It’s been in the news: This year’s flu season is well underway, bringing deep aches, severe sore throat, congestion, and sometimes dangerously high fever to those unlucky enough to catch the virus.
Despite the misery influenza can inflict on a person, many are hesitant to take advantage of flu vaccines. Maybe that’s because of a myth that circulates year after year. Let’s debunk that false idea here and now: No, getting the vaccine does not infect a person with the flu.
What a flu vaccine does is show your immune system a particular strain of this year’s infection. To do that, a small sample of a deactivated form of the virus is introduced. Once your immune system identifies the antigen—a chemical signature unique to that strain of virus—it goes to work designing an antibody, a different chemical that will fit precisely against that antigen and destroy it.
Bingo! With the creation of that antibody, your immune system has learned how to arm itself. If later in the season you are exposed to a live strain you’ve already “met” in its vaccine form, your body will have a ready recipe for ammunition.
So…to have the shot, or not? Please ask your doctor. Those in high-risk, high-recommendation categories include patients with certain chronic conditions, caregivers who must guard against exposing others to illness, and anyone over 50 years old.
True, getting the shot is not a rock-solid guarantee that you won’t catch the flu. While there has never been a “perfect immunity” flu formula, each year’s vaccine is still valuable in preventing illness at least part of the time.
More good news: Prevention doesn’t end with a shot. You personally can take action to decrease the chances that flu and other “bugs” will affect you. A few easy practices can make the difference between sickness and staying strong.
- The dirty truth about electronics
When we think of surfaces that can harbor germs, our minds often turn to objects shared by many people: the furniture in your doctor’s office, or doorknobs, copier buttons, and stair railings at work. But in fact, anything you breathe on or touch frequently can be a secret germ incubator—including your favorite electronic devices. And just think, you’re in direct contact with these personal microbial hotspots so often, and for so long at a time.
When was the last time you cleaned your computer keyboard? your cell phone screen? the remote control for your television? A simple 50 percent solution of white vinegar and a soft, lint-free cloth will work wonders to wipe out hidden germs without damaging the device.
- A burst of color, a boost in health
Have you heard the expression “Eat across the rainbow”? It’s a reminder to choose foods in a variety of colors. Fruits and vegetables of deep greens and purples, bright reds, oranges, and yellows—they’re all naturally packed with antioxidants. Fill your plate with these delicious, fresh choices that satisfy both your palate and your body’s defense needs.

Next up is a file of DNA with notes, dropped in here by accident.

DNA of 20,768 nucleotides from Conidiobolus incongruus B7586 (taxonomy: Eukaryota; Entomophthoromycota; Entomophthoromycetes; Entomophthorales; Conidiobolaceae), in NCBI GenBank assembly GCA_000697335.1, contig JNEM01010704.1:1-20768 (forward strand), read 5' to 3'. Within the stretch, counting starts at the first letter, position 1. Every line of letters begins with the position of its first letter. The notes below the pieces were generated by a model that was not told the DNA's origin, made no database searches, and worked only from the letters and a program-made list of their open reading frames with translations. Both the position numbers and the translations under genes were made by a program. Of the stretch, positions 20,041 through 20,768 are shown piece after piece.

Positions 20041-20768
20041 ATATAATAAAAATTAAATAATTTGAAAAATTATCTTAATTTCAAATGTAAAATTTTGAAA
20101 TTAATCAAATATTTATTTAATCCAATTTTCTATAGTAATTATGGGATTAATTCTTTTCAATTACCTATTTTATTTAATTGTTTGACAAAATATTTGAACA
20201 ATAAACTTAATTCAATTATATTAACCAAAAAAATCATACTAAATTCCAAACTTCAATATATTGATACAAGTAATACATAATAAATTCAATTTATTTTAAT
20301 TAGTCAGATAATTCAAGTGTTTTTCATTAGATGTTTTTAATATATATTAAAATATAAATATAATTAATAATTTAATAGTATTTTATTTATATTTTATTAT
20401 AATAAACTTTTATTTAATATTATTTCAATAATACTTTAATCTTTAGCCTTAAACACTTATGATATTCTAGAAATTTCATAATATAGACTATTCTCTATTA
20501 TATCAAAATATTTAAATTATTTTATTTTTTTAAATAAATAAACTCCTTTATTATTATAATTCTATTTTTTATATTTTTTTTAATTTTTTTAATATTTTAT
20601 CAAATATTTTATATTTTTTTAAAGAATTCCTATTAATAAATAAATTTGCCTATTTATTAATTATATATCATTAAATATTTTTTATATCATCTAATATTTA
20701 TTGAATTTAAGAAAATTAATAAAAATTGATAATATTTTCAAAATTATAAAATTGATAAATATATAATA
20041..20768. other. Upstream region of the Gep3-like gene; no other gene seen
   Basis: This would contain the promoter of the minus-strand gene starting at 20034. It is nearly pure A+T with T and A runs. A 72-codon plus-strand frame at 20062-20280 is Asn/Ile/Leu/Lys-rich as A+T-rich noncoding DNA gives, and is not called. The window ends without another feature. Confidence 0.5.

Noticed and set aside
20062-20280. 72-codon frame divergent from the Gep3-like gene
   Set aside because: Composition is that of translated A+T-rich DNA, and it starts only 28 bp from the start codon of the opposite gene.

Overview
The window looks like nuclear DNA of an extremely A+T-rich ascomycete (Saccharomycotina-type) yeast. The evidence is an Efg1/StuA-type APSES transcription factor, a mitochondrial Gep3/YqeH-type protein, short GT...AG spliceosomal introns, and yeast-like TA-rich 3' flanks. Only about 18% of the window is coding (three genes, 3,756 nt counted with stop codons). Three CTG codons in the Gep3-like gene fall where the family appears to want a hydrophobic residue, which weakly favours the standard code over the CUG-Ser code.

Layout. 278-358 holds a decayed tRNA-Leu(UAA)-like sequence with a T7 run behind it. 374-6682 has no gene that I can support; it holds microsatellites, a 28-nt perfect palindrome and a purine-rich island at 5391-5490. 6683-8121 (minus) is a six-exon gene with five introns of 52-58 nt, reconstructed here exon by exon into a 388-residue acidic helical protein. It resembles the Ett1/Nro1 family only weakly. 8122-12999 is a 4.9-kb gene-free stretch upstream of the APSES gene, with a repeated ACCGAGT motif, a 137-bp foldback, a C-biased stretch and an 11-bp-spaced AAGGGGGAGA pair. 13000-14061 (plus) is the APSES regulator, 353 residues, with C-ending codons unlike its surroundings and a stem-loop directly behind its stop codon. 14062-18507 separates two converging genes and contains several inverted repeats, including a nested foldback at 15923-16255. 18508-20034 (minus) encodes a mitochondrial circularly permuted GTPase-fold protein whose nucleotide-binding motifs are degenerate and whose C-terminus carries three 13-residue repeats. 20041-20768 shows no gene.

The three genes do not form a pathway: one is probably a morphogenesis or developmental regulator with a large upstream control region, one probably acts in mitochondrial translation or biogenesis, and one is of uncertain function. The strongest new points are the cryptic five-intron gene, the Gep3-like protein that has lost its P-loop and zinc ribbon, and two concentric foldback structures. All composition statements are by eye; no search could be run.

- Supplement for a whole-body boost
A smart diet is a fantastic start, but remember that during cold and flu season, your immune system is clocking overtime. Supplements to consider:
- Vitamin C— Eating whole fruits and vegetables can take you a long way in maintaining Vitamin C levels. Peppers, dark leafy greens, kiwifruit, broccoli, berries, oranges, tomatoes, and green peas are all fantastic for boosting your immune system.
- Vitamin D—my fave vitamin is essential for staying healthy. Get your levels checked by a doctor to be sure that you’re not super deficient (I was) and need more than 1000 IUs.
- Zinc—may help prevent reduce the duration of a cold by 50 percent.
- Echinacea—reduces the chance of catching viruses by up to 58 percent and reduces their duration significantly.
- N-acetylcysteine (NAC)—This powerful antioxidant is actually a precursor of glutathione, but it’s more easily absorbed by the body. NAC not only helps prevent the flu, it also assists against respiratory challenges such as reactions to dust and pollution.
- Now that’s a breath of fresh air!
Chronic emotional upset takes a physical toll. We know that anxiety can leave you vulnerable to a wide range of illnesses, from the common cold to serious heart conditions.
Reversing stress can be as simple as setting aside five minutes a few times a day to simply breathe, deeply and slowly. Really! Deep breathing releases tension, clears the mind, and stimulates the flow of lymphatic fluid, an important component in your body’s natural defense system.
- Good practices, at any time
Of course, the wellness habits that are good for you during the rest of the year are critical during cold and flu season. Make sure you’re supporting all of your body’s systems by treating yourself well: Stay hydrated, avoid inflammatory foods like sugar and caffeine, get enough sleep, and exercise regularly.
Do you have these habits in your arsenal already? I do and I hope you will, too. Easy, smart wellness practices just might save us from the illness and misery that are so common in the cooler months. Here’s to you and your strong, vital defenses, during cold and flu season and beyond!